Anyhow, I think fermentation also has the benefit of just being really easy and having a track record. For hundreds of years this was the primary method of preserving/eating food. And today with the global cooking environment, easy access to products, and the internet proliferation of information, fermentation is literally at the rocket booster stage IMO. What may have been largely mundane preservation until just 10-20 years ago is now getting a flavor boost with experimentation, exotic spices, new veggies, and acceptance in restaurants where cooks are taking it to the next level . Things are changing -- and I like it.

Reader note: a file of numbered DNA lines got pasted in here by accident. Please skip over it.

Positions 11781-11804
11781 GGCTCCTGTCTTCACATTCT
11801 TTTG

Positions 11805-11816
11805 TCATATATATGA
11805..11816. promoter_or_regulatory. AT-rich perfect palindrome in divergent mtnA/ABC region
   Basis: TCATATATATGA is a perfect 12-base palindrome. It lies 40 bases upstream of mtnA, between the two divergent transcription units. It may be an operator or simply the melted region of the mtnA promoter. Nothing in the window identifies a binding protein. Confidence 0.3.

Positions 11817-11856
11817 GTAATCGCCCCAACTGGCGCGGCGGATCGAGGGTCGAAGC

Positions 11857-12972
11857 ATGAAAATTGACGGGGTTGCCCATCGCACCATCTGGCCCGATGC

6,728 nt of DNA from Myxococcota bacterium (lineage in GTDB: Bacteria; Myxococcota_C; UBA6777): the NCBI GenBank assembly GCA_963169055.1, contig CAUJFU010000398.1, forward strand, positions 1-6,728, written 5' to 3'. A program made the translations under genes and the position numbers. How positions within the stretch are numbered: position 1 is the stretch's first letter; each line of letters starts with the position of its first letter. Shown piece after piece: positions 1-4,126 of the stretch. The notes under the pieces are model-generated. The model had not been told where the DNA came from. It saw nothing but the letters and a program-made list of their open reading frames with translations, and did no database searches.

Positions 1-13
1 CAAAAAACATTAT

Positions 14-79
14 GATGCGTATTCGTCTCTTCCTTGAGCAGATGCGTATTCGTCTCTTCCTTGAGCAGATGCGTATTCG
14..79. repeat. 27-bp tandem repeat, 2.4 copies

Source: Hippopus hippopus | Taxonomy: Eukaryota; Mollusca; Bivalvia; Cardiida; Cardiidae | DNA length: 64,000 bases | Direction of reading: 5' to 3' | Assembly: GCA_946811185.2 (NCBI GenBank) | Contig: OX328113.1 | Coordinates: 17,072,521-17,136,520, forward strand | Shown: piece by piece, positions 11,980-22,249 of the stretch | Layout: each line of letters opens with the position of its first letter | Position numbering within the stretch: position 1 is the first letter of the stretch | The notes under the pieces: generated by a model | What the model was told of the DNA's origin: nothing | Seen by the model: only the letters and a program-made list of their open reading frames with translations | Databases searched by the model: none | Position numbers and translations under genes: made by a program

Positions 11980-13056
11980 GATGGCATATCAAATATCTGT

17. Andre

    Andre Founding Member

    You made kraut, now there is only one thing you can do... Choucroute with duck legs!

    Another winner is to grill cabbage, chop it, and mix it with the kraut and some crumbly cheese. The Gorgonzola you were using would work great. Maybe some grapefruit supremes since the citrus is just coming in.
  18. mr drinky

    mr drinky Founding Member Gold Contributor

    That is what I am talking about!! Grilled cabbage and cheese -- ok, but grilled cabbage, kraut and cheese makes my mouth water. Thanks for the idea. Having kraut, kimchi, or any fermented item to work with is the difference between playing nickel slots and dollar slots.

  19. looks and sounds delicious , looking forward to reading more of your adventure
  20. Andre

    Andre Founding Member

    Karring , I just thought about a really basic one. Have you made yogurt? That's the one that kills store bought every time. So much better.
    Last edited: Dec 4, 2014

Share This Page